St. Albans Sanatorium, Radford, VA
Saturday, May 27th, 2017 – $199 per person
- 5:00pm Doors Open
- 5:00pm-6:30pm Meet and Greet with celebrity investigators
- 6:30pm-7:00pm History of St. Albans Sanatorium
- 7:00pm-7:45pm Q&A Session and motivational lecture from Dustin Pari
- 7:45pm-8:30pm Q&A Session with the crowd and lecture from Steve Gonsalves and Dustin Pari
- 8:30pm-9:00pm Break to gather gear
- 9:00pm-1:00am Group assignment for our lights out investigation of the infamous haunted St. Albans Sanatorium
All events are for entertainment purposes. No refunds. Non-transferable. Guests are subject to change. No e-checks accepted, Instant payments only. Only one discount per transaction, cannot combine offers.
PLEASE NOTE: All tickets will be mailed out to the address provided via Paypal approximately two weeks prior to the event date. *Minors Age 13-17 must be accompanied at all times by a ticket-holding adult guardian and will not be permitted to be left alone at any time.
About St. Albans Sanatorium
Described by many experienced paranormal teams as the “most active location on the east coast” – a night at St Albans Sanatorium is not for the weak or squeamish! Long before the St Albans Lutheran Boys School came into existence in 1892; members of the Powhatan, Shawnee and Cherokee Indian tribes inhabited this land. The Draper’s Meadow Massacre in 1775 tells the story of the horrors faced by early pioneers and of Mary Draper Ingles journey home after her capture by the Shawnees.
The Civil War also had its share of violence on this hill overlooking the New River. In 1865 Union forces defeated Confederate forces during the battles of Newbern and Cloyd’s Mountain. Union artillery bombarded the settlement of Central Depot (now the city of Radford) from the ridge where St Albans stands today.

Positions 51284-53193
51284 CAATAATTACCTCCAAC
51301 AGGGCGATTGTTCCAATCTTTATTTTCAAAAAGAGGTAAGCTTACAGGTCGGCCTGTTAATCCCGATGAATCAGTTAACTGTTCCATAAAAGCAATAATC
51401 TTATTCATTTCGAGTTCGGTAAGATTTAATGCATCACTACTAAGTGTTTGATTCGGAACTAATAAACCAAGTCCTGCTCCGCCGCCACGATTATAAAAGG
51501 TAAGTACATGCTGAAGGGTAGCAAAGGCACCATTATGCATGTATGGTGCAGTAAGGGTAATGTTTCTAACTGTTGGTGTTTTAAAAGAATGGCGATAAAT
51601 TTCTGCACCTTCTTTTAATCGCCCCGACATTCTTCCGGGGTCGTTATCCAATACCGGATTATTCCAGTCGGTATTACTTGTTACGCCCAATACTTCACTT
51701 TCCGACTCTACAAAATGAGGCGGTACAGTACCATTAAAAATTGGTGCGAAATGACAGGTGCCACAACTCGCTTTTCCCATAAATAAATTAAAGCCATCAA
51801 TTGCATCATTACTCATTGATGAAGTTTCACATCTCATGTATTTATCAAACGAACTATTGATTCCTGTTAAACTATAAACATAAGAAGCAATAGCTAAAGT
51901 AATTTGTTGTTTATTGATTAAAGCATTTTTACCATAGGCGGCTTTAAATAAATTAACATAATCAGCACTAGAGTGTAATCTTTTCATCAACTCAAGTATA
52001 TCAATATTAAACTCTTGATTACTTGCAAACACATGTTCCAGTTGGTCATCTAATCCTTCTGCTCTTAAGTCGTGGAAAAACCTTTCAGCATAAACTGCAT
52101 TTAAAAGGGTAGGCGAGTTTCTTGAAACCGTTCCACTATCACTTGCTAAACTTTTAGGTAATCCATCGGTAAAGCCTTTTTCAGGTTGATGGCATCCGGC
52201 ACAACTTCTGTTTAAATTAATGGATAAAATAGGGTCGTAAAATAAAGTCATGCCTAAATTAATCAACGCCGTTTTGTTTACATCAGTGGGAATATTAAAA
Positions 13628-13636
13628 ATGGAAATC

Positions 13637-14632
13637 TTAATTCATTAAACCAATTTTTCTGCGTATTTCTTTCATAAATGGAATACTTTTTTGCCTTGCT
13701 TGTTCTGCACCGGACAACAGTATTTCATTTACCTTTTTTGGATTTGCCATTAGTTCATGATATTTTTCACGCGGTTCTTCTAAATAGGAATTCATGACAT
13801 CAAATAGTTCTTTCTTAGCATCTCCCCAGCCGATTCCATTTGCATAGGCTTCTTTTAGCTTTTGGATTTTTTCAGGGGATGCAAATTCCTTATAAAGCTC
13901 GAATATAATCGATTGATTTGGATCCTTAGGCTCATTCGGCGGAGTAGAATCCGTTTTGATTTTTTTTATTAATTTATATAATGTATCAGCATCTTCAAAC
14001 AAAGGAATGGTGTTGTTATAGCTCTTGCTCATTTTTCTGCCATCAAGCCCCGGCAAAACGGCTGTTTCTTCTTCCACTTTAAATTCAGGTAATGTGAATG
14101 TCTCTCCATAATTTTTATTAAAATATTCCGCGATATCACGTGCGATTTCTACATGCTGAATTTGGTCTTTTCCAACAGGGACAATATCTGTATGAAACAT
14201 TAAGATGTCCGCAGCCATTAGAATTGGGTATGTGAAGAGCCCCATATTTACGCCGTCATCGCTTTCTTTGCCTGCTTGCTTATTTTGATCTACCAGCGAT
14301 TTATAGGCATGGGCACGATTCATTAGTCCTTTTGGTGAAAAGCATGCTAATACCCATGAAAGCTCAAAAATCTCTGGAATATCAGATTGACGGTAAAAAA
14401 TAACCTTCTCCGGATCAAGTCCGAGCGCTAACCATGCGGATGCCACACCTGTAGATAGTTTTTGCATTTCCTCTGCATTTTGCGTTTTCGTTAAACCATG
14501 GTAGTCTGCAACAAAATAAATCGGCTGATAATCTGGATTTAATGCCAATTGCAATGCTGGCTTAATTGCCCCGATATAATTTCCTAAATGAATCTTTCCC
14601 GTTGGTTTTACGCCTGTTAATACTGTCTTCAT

As magnificent as the St Albans Boys School was it had its share of darkness. An article describing the school sums up some of the horror that plagued the intellectual students; “The atmosphere at the school was rough and competitive. It clearly favored the stronger boys (or bullies as we would say today) and made short work of the more cerebral types like one E. Blackburn Runyon, whose painful experience at the school was poignantly summed up by a yearbook editor in 1904: “E. Blackburn Runyon did not return after Christmas, much to our sorrow, as it put a stop to the football games on the terrace in which he figured prominently as the football.”” Though no official records indicate that students lost their lives (by suicide or by homicide) it is rumored that several lives were lost during the time that St Albans was a boy’s school.
In 1916 Dr. J.C. King converted St Albans from a boy’s school to a hospital for the mentally ill and St Albans Sanatorium came into existence. Even though the treatment of mental disorders at St Albans was far superior to the care given to “lunatics” at other facilities, many patients succumbed as a result of the experimental treatments performed at this institution. Insulin Coma Therapy (ICT), Electroconvulsive Therapy (ECT) and Hydro Shock Therapy (HST) all resulted in a significant number of fatalities. There are several documented suicides. This obituary from the Southwest Times chronicles one such lost soul “Mrs. Susan Jane Sayers, wife of W.B. Sayers, died Saturday night at the St. Albans Sanatorium, Radford, where she had been under treatment. Her condition had been extremis for some days and the end not unexpected, it being realized there was no hope.”
On June 28, 1980 the heinous murder of Gina Renee Hall was committed not far from St Albans and her blood stained car was found only a few hundred yards away on Hazel Hollow Road. Often when paranormal investigations are conducted in the basement, and in particular the bowling alley, a strange and almost sentient mist is seen in conjunction with the mention of her name.
For nearly a decade paranormal groups have investigated St Albans and the reports of full bodied apparitions, shadow figures, levitating objects, disembodied (often threatening) voices and physical contact are just some of the documented occurrences. A “ghost hunt” at St Albans Sanatorium is much more than an occasional slamming door, benign EVPs, blinking flashlights or rolling balls. It promises to be an evening complete with anticipation, excitement and fear!